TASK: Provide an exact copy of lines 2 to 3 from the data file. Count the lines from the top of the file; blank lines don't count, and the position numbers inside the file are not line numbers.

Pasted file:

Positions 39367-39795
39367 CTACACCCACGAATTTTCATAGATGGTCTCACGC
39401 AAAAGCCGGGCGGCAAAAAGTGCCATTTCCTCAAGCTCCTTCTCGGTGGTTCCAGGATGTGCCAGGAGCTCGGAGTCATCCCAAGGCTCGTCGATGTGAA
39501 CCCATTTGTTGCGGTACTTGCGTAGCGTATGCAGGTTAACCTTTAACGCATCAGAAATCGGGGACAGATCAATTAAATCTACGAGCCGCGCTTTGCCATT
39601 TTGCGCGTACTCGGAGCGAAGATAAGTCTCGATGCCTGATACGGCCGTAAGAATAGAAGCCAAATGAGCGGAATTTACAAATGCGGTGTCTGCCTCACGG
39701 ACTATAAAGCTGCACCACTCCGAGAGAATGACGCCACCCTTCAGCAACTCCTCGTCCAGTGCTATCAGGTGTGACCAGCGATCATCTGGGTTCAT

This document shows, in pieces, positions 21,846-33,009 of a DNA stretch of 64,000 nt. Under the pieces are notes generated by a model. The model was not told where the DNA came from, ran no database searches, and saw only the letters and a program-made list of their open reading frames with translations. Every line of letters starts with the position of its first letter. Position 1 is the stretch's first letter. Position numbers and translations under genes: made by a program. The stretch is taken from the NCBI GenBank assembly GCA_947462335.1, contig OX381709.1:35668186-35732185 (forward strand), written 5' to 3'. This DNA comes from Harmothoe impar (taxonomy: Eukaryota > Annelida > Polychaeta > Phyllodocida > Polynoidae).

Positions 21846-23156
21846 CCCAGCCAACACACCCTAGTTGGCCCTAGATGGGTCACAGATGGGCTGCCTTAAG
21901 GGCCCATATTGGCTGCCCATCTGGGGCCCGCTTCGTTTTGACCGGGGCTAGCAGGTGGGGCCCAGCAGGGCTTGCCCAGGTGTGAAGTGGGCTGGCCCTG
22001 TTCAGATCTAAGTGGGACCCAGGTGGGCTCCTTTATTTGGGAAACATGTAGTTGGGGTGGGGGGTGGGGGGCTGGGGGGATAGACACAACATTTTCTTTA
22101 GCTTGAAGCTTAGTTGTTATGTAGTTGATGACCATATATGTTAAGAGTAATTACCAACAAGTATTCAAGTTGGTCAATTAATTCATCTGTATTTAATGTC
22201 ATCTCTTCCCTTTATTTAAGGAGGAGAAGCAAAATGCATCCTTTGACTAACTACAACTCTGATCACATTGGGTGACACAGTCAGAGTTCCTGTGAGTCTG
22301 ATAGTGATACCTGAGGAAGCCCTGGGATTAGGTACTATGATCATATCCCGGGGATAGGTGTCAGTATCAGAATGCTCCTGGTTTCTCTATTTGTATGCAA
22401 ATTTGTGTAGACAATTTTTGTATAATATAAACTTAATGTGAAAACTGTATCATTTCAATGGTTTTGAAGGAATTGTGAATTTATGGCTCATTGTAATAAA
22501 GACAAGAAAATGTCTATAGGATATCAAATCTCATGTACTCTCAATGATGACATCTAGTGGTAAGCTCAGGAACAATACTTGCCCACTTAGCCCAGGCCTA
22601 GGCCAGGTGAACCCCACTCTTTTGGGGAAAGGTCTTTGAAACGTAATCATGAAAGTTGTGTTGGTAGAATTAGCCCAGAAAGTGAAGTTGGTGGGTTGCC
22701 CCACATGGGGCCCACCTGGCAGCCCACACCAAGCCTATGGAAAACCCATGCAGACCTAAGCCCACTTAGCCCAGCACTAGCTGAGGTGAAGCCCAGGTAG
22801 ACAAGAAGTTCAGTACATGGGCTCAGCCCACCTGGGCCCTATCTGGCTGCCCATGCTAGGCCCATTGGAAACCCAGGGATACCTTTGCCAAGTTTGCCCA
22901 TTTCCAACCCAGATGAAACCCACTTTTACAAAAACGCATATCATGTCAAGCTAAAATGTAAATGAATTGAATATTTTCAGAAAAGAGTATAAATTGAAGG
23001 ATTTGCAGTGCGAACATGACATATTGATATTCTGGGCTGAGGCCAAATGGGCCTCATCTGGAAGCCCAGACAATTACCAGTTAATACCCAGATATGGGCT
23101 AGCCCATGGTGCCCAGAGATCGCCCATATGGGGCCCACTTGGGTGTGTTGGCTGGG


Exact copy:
39367 CTACACCCACGAATTTTCATAGATGGTCTCACGC
39401 AAAAGCCGGGCGGCAAAAAGTGCCATTTCCTCAAGCTCCTTCTCGGTGGTTCCAGGATGTGCCAGGAGCTCGGAGTCATCCCAAGGCTCGTCGATGTGAA